A paper published in PLOS One by Johann Brandes, MD, PhD, a Winship Cancer Institute of Emory University research scientist and medical oncologist, demonstrates that a chemical modification called methylation in the DNA of lung cancer cells can predict cases in which certain chemotherapy drug combinations will be effective.
Other Winship faculty involved in the study include Paula Vertino, PhD, Adam Marcus, PhD, Fadlo R. Khuri, MD and Jeanne Kowalski, PhD. First author on the paper is Postdoctoral Fellow Seth Brodie, PhD.
The study looked at patients with advanced lung cancer at Winship and at the Atlanta Veterans Administration Medical Center, and their response rate to the chemotherapy drug combination of carboplatin and taxol. Brandes and colleagues found that methylation in the DNA of the gene caveolin-1 can serve as a predictor for improved survival with this drug combination.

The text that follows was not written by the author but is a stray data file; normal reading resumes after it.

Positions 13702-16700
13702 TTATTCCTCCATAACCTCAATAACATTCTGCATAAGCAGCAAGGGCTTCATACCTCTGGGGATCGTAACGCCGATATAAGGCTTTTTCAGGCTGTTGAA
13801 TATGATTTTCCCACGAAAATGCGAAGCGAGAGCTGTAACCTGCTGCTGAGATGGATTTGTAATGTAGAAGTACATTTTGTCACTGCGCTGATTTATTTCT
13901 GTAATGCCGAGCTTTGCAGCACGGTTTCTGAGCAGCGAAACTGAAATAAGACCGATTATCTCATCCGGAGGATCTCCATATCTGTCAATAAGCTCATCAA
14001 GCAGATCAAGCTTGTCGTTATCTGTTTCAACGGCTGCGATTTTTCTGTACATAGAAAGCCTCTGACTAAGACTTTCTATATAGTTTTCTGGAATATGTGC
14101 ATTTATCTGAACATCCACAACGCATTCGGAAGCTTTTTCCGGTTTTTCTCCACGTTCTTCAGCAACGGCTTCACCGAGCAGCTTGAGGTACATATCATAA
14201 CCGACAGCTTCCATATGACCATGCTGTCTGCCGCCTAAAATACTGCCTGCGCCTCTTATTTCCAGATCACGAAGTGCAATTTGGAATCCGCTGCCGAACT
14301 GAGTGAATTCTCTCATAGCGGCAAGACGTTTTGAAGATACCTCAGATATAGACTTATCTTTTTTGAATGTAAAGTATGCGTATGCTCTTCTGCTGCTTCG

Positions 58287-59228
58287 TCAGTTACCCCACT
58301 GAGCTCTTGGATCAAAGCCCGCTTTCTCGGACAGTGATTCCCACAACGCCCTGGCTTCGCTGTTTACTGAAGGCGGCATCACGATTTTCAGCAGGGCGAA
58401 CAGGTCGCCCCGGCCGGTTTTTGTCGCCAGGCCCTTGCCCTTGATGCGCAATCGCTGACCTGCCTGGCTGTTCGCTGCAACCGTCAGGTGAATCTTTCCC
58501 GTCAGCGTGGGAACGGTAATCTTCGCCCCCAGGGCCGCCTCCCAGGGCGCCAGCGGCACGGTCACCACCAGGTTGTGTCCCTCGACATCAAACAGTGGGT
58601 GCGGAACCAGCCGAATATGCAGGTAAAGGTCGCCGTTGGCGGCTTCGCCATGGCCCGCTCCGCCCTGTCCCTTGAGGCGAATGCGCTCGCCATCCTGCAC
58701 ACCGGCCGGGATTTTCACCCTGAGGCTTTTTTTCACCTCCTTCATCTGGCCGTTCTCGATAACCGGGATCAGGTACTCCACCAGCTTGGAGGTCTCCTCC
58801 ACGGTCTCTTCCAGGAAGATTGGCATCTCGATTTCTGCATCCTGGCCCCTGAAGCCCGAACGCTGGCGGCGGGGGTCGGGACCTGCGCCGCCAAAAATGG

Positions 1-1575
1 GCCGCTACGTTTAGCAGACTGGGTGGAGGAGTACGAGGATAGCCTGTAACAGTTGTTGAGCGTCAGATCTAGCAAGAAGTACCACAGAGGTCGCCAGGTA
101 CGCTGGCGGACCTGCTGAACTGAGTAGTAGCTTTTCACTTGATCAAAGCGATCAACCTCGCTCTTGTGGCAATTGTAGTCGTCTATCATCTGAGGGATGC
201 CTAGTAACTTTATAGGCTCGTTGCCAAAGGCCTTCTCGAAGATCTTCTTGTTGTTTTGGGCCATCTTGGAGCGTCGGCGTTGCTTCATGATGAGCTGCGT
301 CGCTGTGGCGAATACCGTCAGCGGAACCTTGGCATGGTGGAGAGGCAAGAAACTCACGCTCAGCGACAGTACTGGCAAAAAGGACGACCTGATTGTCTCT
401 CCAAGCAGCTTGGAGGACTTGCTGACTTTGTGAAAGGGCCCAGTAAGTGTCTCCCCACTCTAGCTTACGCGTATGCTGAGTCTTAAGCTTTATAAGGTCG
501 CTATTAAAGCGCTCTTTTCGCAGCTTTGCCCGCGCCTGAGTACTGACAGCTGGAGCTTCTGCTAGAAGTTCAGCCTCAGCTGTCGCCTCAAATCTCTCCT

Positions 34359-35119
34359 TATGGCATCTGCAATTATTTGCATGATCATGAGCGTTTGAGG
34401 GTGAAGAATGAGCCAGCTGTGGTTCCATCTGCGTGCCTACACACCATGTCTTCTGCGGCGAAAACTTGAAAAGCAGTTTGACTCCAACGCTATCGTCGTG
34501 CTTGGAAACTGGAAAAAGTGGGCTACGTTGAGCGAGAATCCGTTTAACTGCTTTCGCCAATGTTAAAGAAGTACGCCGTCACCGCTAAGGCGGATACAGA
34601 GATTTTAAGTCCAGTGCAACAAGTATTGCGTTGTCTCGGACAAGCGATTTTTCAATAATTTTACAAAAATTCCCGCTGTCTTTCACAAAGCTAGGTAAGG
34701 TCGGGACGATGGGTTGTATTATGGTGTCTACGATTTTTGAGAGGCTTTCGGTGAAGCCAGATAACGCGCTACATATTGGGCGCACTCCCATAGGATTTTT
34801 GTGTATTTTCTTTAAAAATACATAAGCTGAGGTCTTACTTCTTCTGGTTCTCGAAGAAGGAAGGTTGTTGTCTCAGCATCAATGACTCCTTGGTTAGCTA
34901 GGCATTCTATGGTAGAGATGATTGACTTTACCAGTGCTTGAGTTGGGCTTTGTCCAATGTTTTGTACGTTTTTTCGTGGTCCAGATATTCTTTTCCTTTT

“A predictive test is desirable since it would allow patients who are unlikely to benefit from this treatment combination to be spared from side effects and to be selected for other, possibly more effective treatments,” Brandes says.
A more in-depth look at this study can be found on the Emory Health Sciences Research blog, Lab Land.